The ship then steamed back down to San Francisco in early July. There, she joined the Great White Fleet, which had departed Hampton Roads, Virginia, the previous year on the first leg of its global cruise. [3] The cruise of the Great White Fleet was conceived as a way to demonstrate American military power, particularly to Japan. Tensions had begun to rise between the United States and Japan after the latter's victory in the Russo-Japanese War in 1905, particularly over racist opposition to Japanese immigration to the United States. The press in both countries began to call for war, and Roosevelt hoped to use the demonstration of naval might to deter Japanese aggression. [4]

The Great White Fleet then began its crossing of the Pacific, with a visit to Hawaii on the way. Stops in the South Pacific included Melbourne, Sydney, and Auckland. [5] After leaving Australia, the fleet turned north for the Philippines, stopping in Manila, before continuing on to Japan where a welcoming ceremony was held in Yokohama. Three weeks of exercises followed in Subic Bay in the Philippines in November. The ships passed Singapore on 6 December and entered the Indian Ocean; they coaled in Colombo before proceeding to the Suez Canal and coaling again at Port Said, Egypt. The fleet called in several Mediterranean ports before stopping in Gibraltar, where an international fleet of British, Russian, French, and Dutch warships greeted the Americans. The ships then crossed the Atlantic to return to Hampton Roads on 22 February 1909. There, they conducted a naval review for President Theodore Roosevelt. [6]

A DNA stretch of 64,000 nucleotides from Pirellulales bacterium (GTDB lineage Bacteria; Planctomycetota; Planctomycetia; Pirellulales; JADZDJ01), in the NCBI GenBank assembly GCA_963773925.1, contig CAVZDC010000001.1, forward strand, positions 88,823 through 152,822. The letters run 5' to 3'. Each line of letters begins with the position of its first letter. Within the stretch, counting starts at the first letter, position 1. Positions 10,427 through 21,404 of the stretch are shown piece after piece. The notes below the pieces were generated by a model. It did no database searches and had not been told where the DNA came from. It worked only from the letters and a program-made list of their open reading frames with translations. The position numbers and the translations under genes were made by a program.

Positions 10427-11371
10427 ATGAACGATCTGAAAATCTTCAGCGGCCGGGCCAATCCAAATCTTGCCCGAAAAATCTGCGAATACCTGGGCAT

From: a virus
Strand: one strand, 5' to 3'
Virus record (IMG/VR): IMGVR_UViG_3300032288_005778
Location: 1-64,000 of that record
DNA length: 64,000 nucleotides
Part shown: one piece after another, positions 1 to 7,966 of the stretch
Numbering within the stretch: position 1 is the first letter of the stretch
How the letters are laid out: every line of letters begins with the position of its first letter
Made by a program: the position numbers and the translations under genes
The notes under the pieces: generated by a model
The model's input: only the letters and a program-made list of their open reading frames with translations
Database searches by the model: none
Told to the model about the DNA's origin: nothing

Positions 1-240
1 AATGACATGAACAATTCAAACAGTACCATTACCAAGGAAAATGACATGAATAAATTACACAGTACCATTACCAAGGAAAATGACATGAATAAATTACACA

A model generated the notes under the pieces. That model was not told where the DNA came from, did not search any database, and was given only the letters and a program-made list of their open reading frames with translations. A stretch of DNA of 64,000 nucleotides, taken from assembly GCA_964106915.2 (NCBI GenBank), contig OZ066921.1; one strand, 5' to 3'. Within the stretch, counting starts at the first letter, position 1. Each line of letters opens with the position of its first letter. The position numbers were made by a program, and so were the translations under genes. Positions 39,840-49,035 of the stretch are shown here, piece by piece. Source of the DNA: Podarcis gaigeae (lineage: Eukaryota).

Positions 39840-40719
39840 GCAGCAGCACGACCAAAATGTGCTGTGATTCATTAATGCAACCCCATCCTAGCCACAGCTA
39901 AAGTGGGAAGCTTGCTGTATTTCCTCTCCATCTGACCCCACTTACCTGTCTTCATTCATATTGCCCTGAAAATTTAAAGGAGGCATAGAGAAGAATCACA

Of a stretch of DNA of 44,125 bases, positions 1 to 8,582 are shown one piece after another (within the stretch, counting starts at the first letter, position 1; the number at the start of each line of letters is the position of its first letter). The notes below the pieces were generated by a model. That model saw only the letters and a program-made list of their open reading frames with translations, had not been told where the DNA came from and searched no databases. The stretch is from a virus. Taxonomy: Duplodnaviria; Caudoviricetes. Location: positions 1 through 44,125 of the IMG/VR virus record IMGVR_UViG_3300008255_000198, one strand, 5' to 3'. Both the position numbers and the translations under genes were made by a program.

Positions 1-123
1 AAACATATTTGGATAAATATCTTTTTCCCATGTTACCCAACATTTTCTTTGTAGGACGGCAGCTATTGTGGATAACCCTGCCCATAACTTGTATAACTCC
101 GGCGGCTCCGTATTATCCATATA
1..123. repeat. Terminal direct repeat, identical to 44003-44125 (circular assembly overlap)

Wisconsin c. 1909-1910 after her modernization USS Wisconsin c. 1909-10.tiff
Wisconsin c. 1909–1910 after her modernization

Wisconsin steamed out of Hampton Roads on 6 March for Portsmouth, New Hampshire, arriving on the 9th. There, she entered the drydock for repairs and modifications, including a new gray paint scheme. After returning to service in June, she was assigned to the Atlantic Fleet, and she joined her unit in Hampton Roads at the end of the month. She immediate steamed back north for Portland, Maine, where she participated in Independence Day celebrations on 4 July. Wisconsin rejoined the fleet in Hampton Roads on 6 August for gunnery training off the Virginia Capes. Routine maintenance was performed at Hampton Roads during this period. In late September, she steamed to New York for the Hudson–Fulton Celebration. [3] The celebration saw an international fleet of warships from Germany, Britain, France, Italy, and other countries join the Atlantic Fleet to commemorate Henry Hudson's discovery of the Hudson River. [7] Wisconsin left the ceremonies on 5 October for repairs at Portsmouth, which lasted from 7 October to 28 November. She then returned to Hampton Roads, by way of Newport, Rhode Island, where she embarked sailors assigned to the Atlantic Fleet. [3]